Things Change

I'd like to start today's post with some good news, because we all know that's been in short supply lately. According to this article in the New York Times, real progress is being made on a possible vaccine for Coronavirus by Moderna, a company in Cambridge, Massachusetts. If you haven't seen the news yet, I have to caution that the results are still preliminary in the extreme. Still, here is the money quote from the article:
The findings are based on results from the first eight people who each received two doses of the vaccine, starting in March.
Those people, healthy volunteers, made antibodies that were then tested in human cells in the lab, and were able to stop the virus from replicating — the key requirement for an effective vaccine. The levels of those so-called neutralizing antibodies matched the levels found in patients who had recovered after contracting the virus in the community.
The article goes on to say that the second round of testing will start soon. If that goes well, the third round would begin in July, with an actual public vaccine possible by late this year or early next. Needless to say, this effort is being fast-tracked. No guarantees here, but some genuine good news to hang our hopes on for an eventual return to a normal life for all.

It's been a number of years since I've been to Citi Field in person. There were times when I was too broke to justify the expense, and when I had money it was usually because I was working crazy hours. From where I live, a day at the ballpark literally means a large percentage of a literal day of my life.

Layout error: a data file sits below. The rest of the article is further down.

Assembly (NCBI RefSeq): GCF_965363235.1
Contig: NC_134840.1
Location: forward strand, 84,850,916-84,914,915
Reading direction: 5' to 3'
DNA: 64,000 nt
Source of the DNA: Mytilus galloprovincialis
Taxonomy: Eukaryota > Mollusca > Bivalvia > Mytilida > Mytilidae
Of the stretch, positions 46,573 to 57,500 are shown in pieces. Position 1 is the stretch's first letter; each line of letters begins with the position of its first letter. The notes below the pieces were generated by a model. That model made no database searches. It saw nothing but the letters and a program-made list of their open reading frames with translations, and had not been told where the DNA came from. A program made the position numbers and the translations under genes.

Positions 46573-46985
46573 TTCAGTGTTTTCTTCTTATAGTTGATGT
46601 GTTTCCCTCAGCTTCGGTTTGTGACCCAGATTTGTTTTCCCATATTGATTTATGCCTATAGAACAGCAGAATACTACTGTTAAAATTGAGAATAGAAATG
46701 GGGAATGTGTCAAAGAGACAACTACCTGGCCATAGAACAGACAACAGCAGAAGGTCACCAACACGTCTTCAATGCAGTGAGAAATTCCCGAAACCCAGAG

Still, if we have an effective vaccine by next year that's available to everyone, I'm definitely going. Even as someone who is quite comfortable being alone, I am truly social-distanced out. The idea of hanging out with a few thousand strangers who also love the Mets sounds really, really good to me right now.

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Reluctantly heading back to reality, after spending the weekend digesting all of the safety protocols that MLB is proposing, it really struck me how very different the game will be to watch if they manage to bring it back this year.

Back in March, when those in authority first started talking about shutting things down to prevent COVID-19 from spreading out of control, I didn't spend a lot of time thinking about worst-case scenarios. When spring training shut down in mid-March, I didn't really allow myself to think about how long it might be before baseball returned. When my state shut down most businesses a week later and I found myself out of work, I hoped that it might only be a matter of a few weeks and things somehow would just return to normal.

Looking back, I understand that this magical thinking was simply a result of not wanting to think about how different my life was going to be while I was still trying to process what was happening. I think the same game was going on in my head when I thought about baseball coming back. Intellectually, I knew it would be different, but I dwelled more on how much I wanted to watch real Mets games than on what it would really look like in our current reality.

I mean, I knew it would be quiet without fans in the stands. It will be weird when the Mets are home and someone makes a huge play, only to be met with the scattered cheers of players and coaches interspersed by safety guidelines throughout the dugout and stands. My mind is conditioned to hearing the ballpark go crazy when the big things happen. That's why good announcers will often step back and let the game speak for itself at those golden moments.

Back in the years before even I was born, before people even had televisions in their house, games were broadcast on radio. Since a given about radio was that you couldn't actually see what was happening, it was an unnecessary expense to send a play-by-play guy on road trips and transmit his broadcast back to the home city. They used to call away games using a teletyped description of the action from someone who was in the city where the game was played transmitted back to the announcer in a studio. Using the description and canned sound effects, the broadcaster would recreate the game for the local radio audience.